Northwich campaigners protest against powerplant development in Cheshire (with audio)
PUBLISHED: 11:48 10 March 2010 | UPDATED: 16:44 20 February 2013
People in Northwich are banding together to fight a plan to build a new power plant near their homes, as Paul Mackenzie reports With narration by Sandbach and District Talking Newspaper
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Liam Byrne is a seasoned campaigner who is not used to losing. And he doesn't intend to end his winning run now. After five successful community campaigns, one against a coal fired power station in Northwich and another in support of a local hospital, he is now flexing his muscles against a plan to build a sustainable energy power plant near his home.
'It's an incinerator,' he insists. 'They want to burn 600,000 tonnes of rubbish a year which they'll be transporting from all over England to a Wembley Stadium sized incinerator less than a mile from Northwich town centre. At best it's irresponsible, at worst it could be disastrous.'
The 250m plan has been put forward by Brunner Mond who want to build the plant on the site of a disused coal fired power station on land they own at Lostock. The plant would use solid fuel - from biomass and pre-treated waste - to provide about a third of heat and electricity needed by the company's two sites in Northwich.
The company is the UK's sole manufacturer of soda ash which is used in the glass, detergent and pharmaceutical industries and has its headquarters in Northwich where it employs 500 people
They are keen to stress the environmentally-friendly credentials of their proposal which, they say will help reduce the company's reliance on fossil fuels and will reduce the amount of waste going to landfill sites.
But Liam, and his fellow members of Chain - the Cheshire anti-incinerator network - dispute Brunner Mond's claims. 'This is not a green scheme, it's anti-green,' Liam said.
'It will discourage recycling and will mean hundreds of extra vehicles coming here from all over England. We are also concerned about the emissions because as yet there has been no medical research into the effects of clusters of this kind of incinerator and this one, if it happened, would be the fourth in a small area.'
The campaign group has staged demonstrations about the proposal and has organised a petition against the scheme which contains more than 14,000 names, including that of George Osborne the Conservative's shadow chancellor and Tatton MP.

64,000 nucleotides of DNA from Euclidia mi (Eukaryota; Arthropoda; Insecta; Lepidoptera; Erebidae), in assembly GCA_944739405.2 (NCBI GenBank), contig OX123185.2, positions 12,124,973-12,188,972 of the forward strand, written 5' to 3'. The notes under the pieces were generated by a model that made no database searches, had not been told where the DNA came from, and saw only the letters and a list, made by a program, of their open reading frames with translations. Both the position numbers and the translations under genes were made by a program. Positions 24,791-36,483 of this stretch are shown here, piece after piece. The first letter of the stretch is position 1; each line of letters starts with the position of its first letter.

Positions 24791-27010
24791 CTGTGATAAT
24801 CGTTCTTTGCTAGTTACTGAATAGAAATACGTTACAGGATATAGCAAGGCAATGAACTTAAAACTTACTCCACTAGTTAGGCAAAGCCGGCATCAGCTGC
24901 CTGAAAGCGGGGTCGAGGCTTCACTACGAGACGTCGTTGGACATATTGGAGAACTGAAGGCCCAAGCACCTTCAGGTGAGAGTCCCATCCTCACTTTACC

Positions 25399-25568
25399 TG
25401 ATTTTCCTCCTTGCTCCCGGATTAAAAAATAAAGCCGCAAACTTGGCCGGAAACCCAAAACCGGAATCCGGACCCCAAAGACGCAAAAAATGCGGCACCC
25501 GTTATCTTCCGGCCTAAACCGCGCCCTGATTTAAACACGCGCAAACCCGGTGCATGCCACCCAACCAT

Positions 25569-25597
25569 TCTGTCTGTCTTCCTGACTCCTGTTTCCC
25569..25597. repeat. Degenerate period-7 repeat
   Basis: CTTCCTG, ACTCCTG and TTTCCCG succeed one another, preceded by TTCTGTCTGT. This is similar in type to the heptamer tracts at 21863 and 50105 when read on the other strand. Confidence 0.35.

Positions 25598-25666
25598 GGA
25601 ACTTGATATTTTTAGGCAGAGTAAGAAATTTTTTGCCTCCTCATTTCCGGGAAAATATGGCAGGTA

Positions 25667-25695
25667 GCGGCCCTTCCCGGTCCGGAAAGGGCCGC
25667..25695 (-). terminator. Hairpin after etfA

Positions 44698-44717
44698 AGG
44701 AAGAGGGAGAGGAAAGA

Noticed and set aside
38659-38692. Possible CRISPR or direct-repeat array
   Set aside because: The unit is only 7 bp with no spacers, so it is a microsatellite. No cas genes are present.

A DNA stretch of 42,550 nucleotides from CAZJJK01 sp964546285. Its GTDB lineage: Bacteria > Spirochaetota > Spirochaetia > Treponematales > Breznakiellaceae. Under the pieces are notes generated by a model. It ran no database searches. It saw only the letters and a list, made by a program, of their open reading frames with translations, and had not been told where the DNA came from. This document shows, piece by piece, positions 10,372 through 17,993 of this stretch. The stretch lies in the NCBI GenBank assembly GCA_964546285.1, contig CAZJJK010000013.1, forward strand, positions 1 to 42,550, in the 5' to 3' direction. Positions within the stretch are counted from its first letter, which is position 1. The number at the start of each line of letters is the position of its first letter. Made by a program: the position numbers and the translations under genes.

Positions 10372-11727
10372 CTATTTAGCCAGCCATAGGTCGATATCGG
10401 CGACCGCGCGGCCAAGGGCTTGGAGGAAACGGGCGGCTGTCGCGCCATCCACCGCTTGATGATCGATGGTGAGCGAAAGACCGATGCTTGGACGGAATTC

Liam said: 'Brunner Mond are behaving arrogantly and are insulting the intelligence of local people by operating in a low-key, sneaky way and not giving the full facts of what they are proposing.
'This incinerator would benefit a small number of Indian billionaires who own the company and would have a terrible impact on the people who would have to live in its shadow. Property values could fall by anything up to 20 per cent, the impacts on our health are unknown and the town centre would be ruined. How bad does it have to be for this insane plan to be stopped?'
Liam, who was originally from Dublin, has lived in Northwich for 20 years is a retired mechanical engineer and HR officer in the food industry. He is quick to dismiss any suggestion that there is an element of 'not-in-my-back-yard-ishness' to the work of Chain.
'This is not a Nimby campaign, far from it, we welcome any investment in Northwich - including investment by Brunner Mond - but it has to be responsible and to be of benefit to the town. This is neither.'
Not so, says Ladan Iravanian, Brunner Mond's project manager. 'We are doing this to preserve our future. We employ 500 people in Northwich and thousands of families are dependent on us either directly or indirectly.
'A plant like this will generate jobs and we are hoping that by us being here and investing in our facilities, that it will be good for the company and good for the community.'
And Ladan, an Iranian who studied in Manchester and now lives in Knutsford, added: 'Brunner Mond needs a lot of energy and we are aware that we can not guarantee that we will be able to rely on gas to generate power in the future.
'This plant will be built on a brownfield industrial site, replacing a disused coal-fired power station. We want to communicate with our employees and the local community and will continue to share information with them as and when it becomes available.
'There are many tests to be done, negotiations to be had and regulations to be adhered to before a final decision can be made but if this plan was given the green light tomorrow, it would take around three or four years to build.'
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Do you think the power plant is a good idea?
The people involved say it will reduce be environmentally firendly in the long term and create jobs in the process
Opponents say the proposal is bad for the environment, irresponsible and of no benefit to the town
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